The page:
TERRIBLE TUESDAY #03
Tuesday... urrgghh. Monday was hard enough, but Tuesday! Don't worry though - we'll be here every week with an update that sticks two fingers up to Tuesday. Put your feet up on the desk, loosen your tie, get your mates round your screen and help us keep it real by remembering that work just helps you pay for your kiteboarding gear!
SUITS YOU, SIR
This week we literally help brighten up your day with this sequence of 2011 KSP World Champion and strapless genius Airton Cozzolino, shot by KW tester Chris Bull while he was running a clinic out in Cape Verde at the end of last year. Airton is a colourful character and his riding is certainly injected with plenty of verve and zip, but we're not sure if these little pop socks are taking things a bit too far. Airton is a young, ripping dude, so can just about get away with them, but can you see your best mate rolling up in them down your local spot and your other mates having no comments whatsoever? But what do we know about fashion? We still don't roll our skinny jeans up to just above our ankles like the cool kids, but we probably will soon...
Find Bully at: www.cbk-haylingisland.com
KEEP IT SIMPLE
Let's face it, the whole kitesurfing experience is a pretty wonderful one. Whether you're just learning to tame that first addictive pull from the kite or fanging out the latest powered handle-pass, there's always something new to thrill you just around the corner. However, sometimes it's the simplest moves that can feel the best. Look at the carving gybe - I mean, some windsurfers spend ten years trying to perfect theirs. Fortunately, it takes a little less time for us to get that lovely feeling of high speed grip running through your toe-side rail as you lean in fully committed. Here's Best's freestyle machine Michael Shitzhofer with a little example of why he still enjoys it so much.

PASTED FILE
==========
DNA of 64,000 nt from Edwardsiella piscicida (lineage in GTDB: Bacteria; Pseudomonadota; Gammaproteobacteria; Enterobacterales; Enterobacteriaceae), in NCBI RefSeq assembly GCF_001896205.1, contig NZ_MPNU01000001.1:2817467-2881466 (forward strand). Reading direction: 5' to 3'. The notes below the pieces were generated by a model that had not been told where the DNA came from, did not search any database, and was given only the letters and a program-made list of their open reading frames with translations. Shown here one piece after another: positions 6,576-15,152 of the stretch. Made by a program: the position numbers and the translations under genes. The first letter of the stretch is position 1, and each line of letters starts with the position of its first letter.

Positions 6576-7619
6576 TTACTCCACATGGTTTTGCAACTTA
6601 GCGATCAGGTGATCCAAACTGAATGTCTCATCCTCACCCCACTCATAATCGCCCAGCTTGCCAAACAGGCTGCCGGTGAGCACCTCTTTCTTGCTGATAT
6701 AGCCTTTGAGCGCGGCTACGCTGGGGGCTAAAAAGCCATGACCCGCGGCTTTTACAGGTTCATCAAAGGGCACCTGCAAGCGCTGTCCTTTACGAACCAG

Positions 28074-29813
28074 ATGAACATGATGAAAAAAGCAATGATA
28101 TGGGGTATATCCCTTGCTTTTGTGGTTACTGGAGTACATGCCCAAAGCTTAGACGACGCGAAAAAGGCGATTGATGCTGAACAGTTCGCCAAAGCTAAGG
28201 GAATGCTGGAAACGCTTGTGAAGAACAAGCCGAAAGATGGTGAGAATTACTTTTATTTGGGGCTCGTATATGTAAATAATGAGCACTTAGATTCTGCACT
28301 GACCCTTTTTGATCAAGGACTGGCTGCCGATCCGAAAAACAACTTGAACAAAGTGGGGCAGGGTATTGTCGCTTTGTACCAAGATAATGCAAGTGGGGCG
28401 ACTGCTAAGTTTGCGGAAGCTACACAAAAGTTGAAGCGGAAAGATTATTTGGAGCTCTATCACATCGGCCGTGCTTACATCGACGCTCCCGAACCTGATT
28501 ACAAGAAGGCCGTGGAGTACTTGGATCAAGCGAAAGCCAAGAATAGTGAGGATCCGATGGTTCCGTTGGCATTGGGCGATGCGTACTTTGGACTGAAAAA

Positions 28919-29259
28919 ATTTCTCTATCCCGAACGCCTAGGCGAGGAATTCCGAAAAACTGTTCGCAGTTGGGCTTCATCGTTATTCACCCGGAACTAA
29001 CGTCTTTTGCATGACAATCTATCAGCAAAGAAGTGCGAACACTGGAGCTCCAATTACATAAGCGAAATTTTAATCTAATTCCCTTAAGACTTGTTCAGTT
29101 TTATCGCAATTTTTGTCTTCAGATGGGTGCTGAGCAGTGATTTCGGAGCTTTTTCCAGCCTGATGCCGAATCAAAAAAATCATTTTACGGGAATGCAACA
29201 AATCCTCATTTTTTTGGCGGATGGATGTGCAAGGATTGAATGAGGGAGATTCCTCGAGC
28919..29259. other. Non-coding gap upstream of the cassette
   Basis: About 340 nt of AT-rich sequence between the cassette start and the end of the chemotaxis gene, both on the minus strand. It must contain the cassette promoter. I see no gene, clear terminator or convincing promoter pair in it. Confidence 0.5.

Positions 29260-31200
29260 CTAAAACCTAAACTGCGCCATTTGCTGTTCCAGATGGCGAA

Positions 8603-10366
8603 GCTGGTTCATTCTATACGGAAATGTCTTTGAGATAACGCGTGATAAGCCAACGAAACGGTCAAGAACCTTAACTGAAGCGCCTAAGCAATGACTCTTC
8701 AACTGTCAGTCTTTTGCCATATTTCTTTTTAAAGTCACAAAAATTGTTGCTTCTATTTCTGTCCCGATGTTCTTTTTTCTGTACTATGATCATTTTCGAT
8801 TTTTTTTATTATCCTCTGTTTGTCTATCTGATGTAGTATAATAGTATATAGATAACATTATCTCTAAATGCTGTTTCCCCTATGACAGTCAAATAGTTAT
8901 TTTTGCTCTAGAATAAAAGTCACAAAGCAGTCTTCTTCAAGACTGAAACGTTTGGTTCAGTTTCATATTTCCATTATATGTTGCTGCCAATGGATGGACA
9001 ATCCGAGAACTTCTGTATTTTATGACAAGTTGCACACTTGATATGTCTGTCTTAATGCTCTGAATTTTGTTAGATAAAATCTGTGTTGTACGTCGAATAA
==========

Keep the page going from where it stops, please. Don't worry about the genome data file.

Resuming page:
'I love gybes like this one. It's such a good feeling when you go into one at full-speed; the G forces allowing your to really lean into it as if you're lying down on the water. The most important parts are the timing and the kite steering. I always go in full speed, then I start to steer the kite up and then tip my board in on the toe-side edge, leaning more and more and turning harder and harder until I've completed the jibe and hopefully come out of it still carrying lots of speed.
'A common mistake is to not steer the kite before going into the turn. It's important to move the kite before initiating the jibe as otherwise you will lose line pressure when you turn, ride towards the kite and lose power. After the gybe it's important to edge through out the whole turn to get the line tension back into the kite and to ride smoothly and quickly out of this lovely carving turn.'